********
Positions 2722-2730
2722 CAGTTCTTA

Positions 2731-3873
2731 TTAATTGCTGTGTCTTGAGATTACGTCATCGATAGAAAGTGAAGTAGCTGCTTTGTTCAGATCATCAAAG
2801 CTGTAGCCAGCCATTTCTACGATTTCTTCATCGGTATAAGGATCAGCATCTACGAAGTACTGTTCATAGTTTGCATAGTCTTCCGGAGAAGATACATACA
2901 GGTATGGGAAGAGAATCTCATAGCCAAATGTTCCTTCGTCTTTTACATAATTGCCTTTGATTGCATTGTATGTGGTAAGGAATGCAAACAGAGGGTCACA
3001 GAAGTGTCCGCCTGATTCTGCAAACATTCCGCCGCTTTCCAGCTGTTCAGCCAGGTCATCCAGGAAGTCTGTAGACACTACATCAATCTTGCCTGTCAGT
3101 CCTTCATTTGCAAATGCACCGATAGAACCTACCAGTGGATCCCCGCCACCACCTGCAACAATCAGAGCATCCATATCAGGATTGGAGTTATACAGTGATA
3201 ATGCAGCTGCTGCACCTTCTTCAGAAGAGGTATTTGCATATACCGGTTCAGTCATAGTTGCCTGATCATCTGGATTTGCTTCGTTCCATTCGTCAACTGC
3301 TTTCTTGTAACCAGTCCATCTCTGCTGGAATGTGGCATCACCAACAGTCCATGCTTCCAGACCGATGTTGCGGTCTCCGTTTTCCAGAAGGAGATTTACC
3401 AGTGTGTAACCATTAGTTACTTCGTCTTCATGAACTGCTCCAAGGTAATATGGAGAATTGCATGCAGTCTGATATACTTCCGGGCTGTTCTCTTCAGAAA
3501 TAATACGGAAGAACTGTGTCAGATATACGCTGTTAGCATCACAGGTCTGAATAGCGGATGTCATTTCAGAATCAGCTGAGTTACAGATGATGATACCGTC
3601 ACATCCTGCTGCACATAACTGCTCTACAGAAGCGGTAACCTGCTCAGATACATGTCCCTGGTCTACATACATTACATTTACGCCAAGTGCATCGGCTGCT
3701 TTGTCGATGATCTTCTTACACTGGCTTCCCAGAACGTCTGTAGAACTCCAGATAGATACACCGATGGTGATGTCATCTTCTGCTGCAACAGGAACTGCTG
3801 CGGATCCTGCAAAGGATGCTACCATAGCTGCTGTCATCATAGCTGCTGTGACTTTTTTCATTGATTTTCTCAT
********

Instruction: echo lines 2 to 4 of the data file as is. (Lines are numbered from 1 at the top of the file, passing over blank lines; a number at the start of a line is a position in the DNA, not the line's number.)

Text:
2722 CAGTTCTTA

Positions 2731-3873
2731 TTAATTGCTGTGTCTTGAGATTACGTCATCGATAGAAAGTGAAGTAGCTGCTTTGTTCAGATCATCAAAG